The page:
The future of this young lion and his pride faces an uncertain future. His name is Jacob and he lives in a place called Ishasha, Uganda. Although he lives in a national park, protection is limited and his sister was recently caught in a snare. If we want lions like Jacob to survive into the future we have to make communities benefit from their existence. It won't just take compensation from a wealthy foreigner - we need to develop a revenue generating scheme for communities where lions become valuable, even when they raid stock. Equally importantly we have to figure out how to raise more money for on the ground protection (anti poaching). The last few weeks have been incredibly emotional and enlightening and Jacob and his pride are showing our team that if the legendary tree-climbers of Uganda are to survive they will need the worlds help.
Catch the story of Jacob, his sister and a bunch of cubs learning to live in the wilds of Kasenyi and Ishasha on @natgeowild later this year!
Video by @alexbraczkowski
Turn your sound on for some hungry lion sounds! When lions feed it can get competitive and at times even fierce! @alexbraczkowski has been filming a new @natgeowild show on tree-climbing lions in Uganda's Queen Elizabeth National Park. Many of the lions he sees are full of scars and scratches and you can see why in this video of a pride of 11 lions (three mothers with 8 cubs) feeding on a male Uganda kob which they've just killed. Although male kobs can weigh over 200 lbs, they don't last for more than one meal for this pride of lions and on this particular occasion Alex filmed them eating the whole carcass in just four hours!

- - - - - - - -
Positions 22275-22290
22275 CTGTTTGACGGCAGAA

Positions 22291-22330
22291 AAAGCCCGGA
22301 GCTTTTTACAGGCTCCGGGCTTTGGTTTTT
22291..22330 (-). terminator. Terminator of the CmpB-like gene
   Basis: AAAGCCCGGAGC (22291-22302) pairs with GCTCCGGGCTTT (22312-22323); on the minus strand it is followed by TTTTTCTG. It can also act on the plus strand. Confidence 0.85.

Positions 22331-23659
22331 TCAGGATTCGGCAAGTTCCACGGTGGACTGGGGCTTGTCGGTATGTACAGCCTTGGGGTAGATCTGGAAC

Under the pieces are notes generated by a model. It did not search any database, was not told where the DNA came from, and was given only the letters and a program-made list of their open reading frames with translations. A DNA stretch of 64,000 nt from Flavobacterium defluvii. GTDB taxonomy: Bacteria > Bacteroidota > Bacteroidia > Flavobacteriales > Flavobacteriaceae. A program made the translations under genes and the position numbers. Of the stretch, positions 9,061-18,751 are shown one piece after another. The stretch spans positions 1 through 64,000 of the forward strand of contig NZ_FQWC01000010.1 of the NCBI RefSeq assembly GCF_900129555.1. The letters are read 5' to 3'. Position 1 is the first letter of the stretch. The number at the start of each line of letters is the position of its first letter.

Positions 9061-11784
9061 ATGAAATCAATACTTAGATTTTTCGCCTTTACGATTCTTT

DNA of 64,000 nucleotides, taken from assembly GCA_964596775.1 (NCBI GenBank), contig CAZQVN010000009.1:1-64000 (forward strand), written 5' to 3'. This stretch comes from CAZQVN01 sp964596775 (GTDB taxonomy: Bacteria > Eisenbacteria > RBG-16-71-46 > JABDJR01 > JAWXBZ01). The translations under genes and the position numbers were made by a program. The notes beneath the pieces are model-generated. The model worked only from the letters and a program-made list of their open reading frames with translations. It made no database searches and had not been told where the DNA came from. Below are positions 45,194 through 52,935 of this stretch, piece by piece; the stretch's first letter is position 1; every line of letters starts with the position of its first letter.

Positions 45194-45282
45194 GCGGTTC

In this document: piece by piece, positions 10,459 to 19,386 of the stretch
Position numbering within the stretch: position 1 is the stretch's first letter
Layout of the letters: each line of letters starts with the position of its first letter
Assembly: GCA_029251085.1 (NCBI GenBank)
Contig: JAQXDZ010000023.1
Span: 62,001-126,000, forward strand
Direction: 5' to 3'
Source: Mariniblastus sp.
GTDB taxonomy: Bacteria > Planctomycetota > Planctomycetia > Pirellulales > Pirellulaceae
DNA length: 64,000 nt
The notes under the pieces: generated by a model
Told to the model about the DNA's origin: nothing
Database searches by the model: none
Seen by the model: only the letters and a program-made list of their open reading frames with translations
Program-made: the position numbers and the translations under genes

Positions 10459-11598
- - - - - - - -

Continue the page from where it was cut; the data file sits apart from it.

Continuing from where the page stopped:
If you're wondering why the video has a weird blue color, it's because Alex is using a special infrared light. He's been doing this so he doesn't affect the lions when they are hunting (you can imagine how a hot white light will give away the position of a predator or worse blind the prey its trying to hunt!). Follow @alexbraczkowski and @natgeowild for more shots of lions and other big cats!
Queen Elizabeth's Ishasha sector has some of the most iconic scenery in the whole of Uganda - sycamore fig tree forests in a sea of scrub savanna. African lions have developed a culture of tree-climbing here. Momthers and grandmothers teach their cubs to climb trees from a young age and the behavior is now common throughout not only Ishasha but the northern section of the park in Kasenyi. Lions at even 500 pounds easily scale even the largest of fig trees, but climbing down is much harder. At over 250 pounds these adolescent lions show us that climbing down is far tougher 😆 #follow me @alexbraczkowski as I shoot a new @natgeowild television show on these tree-climbing lions, how many of them there are in the park and why it's important to save them.